The energy behind renewable energy at U of L
By Grace Schneider, Courier Journal
Shortly after Hank Conn and his wife pledged millions of dollars to start a renewable energy research center at the University of Louisville six years ago, the reaction was swift and unexpected.
Letters of thanks and congratulations filled the Conns' mailbox in suburban Atlanta, but critics who sensed competition for Kentucky's coal industry were brutal, telling the couple to stay home and go back to Georgia.
The head of the state's powerful coal trade group skeptically wondered if the endeavor would fail for Kentucky's lack of wind and sunlight.
In Hank Conn's view, the naysayers misunderstood the vision for creating a launch pad for speeding up technologies to transform energy around the globe.
While many in Louisville and the state wondered who Conn was and whether the effort would fade into the recesses of academia, two companies recently spun from U of L are seen as a first blast of the "big idea" hatched by a guy who grew up a mile or so from campus in Germantown.
"This is really exciting. I couldn't be more proud," Conn said of the startups.
Like the skeptics who questioned whether an alternative energy center could take off in Louisville, Conn's equally direct in saying the state of Kentucky – despite legislation in 2006 to create a center and promises to support the effort – hasn't delivered a dime.
"No funding whatsoever," Conn said during a lengthy interview last month while in Louisville.
At Ernst Hall, Speed's chemical engineering building on Eastern Parkway, "theme leaders" and graduate research fellows experiment with nano-particles, energy storage and solar technology. The research is led by Mahendra Sunkara, a chemical engineering professor and an advanced materials authority whose new company, Advanced Materials, is one of two companies developed at the center using a catalyst to strip polluting sulfur from diesel fuel.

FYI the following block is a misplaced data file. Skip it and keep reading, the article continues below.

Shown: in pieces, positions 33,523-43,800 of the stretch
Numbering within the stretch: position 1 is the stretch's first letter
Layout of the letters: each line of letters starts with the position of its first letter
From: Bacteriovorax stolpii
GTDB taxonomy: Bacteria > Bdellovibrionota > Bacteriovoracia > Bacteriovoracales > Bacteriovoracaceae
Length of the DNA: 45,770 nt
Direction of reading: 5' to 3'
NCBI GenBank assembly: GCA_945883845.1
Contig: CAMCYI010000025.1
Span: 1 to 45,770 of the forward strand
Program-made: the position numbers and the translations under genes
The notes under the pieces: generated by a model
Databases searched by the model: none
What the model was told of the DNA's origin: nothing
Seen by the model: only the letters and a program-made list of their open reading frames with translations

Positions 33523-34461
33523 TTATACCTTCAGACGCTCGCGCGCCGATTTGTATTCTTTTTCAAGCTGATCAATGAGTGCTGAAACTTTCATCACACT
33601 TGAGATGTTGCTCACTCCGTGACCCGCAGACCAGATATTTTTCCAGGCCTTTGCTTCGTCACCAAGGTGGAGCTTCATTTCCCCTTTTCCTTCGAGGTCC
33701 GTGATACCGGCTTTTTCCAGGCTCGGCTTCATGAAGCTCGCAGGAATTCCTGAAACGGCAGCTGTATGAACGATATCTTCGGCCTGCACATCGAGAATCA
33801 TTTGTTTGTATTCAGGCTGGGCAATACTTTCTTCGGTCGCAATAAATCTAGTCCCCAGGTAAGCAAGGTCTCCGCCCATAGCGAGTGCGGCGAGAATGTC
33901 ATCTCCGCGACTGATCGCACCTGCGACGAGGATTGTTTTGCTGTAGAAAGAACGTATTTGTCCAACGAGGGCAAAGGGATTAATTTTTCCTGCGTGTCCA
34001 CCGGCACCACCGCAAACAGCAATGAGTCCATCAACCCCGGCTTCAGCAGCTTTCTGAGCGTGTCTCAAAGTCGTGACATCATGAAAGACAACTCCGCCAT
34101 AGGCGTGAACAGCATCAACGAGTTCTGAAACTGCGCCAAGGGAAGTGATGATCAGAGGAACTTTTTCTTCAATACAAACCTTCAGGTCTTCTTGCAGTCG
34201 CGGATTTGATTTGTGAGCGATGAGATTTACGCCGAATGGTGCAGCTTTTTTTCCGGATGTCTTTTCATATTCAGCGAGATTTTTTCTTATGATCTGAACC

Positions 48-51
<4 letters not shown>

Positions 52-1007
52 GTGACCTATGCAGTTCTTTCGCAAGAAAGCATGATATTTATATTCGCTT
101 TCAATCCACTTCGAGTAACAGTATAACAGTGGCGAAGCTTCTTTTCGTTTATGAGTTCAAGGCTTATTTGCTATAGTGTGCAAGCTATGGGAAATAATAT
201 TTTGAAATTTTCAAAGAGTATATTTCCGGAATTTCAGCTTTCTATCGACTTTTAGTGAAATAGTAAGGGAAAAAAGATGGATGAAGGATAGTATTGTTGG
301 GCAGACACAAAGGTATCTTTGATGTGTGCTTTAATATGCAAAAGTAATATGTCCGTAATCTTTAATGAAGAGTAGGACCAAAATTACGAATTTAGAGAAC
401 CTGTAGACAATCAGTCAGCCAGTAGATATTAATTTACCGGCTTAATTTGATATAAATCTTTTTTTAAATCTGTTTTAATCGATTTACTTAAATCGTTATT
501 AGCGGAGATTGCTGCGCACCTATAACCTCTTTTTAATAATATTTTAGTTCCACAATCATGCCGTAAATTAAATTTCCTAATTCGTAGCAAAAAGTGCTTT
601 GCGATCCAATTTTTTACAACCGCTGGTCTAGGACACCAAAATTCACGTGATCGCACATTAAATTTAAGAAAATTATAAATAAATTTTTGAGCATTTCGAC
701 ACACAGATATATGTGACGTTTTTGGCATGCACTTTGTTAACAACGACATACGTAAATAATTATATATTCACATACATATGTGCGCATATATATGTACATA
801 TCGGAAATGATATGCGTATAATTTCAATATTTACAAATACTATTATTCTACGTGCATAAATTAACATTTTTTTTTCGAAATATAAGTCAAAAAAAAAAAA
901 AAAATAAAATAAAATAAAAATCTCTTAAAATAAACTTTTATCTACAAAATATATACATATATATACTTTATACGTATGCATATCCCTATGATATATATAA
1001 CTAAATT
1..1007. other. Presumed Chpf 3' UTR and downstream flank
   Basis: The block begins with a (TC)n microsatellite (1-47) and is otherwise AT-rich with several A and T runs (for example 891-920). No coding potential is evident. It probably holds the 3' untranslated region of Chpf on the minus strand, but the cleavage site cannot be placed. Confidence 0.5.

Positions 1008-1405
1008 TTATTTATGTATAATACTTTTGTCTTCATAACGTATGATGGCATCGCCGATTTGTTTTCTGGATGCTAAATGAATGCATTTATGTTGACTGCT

A second business, Bert Thin Films, is showing promise for replacing silver with far cheaper copper in solar panels. Together, they've won more than $ 2.2 million in state and federal innovation grants.
Conn, 74, a retired business consultant, executive coach and author, left Louisville four decades ago, but he feels indebted to the Speed School and described his wish to give back in the most meaningful way by advancing new science and technology that may someday bear fruit in high-paying jobs.
"Speed School taught me how to think. It also gave me confidence. It was a bear," Conn said, comparing it to a death march where 440 started and 80 graduated five years later. He and 22 other mechanical engineers survived.
Although he'd regularly donated to U of L, he and Rebecca increased the contribution in 2000 by creating an endowment to support PhD candidate scholars. They have donated $100,000 a year from various retirement accounts, but in 2009 they committed $20 million — "our entire net worth" then, Conn said.
It was the largest gift to the institution before the late Owsley Brown Frazier's $24 million eclipsed it. Though the couple first discussed remaining anonymous, U of L officials asked them to allow make their gift — and their wishes for the center — a more public proposition.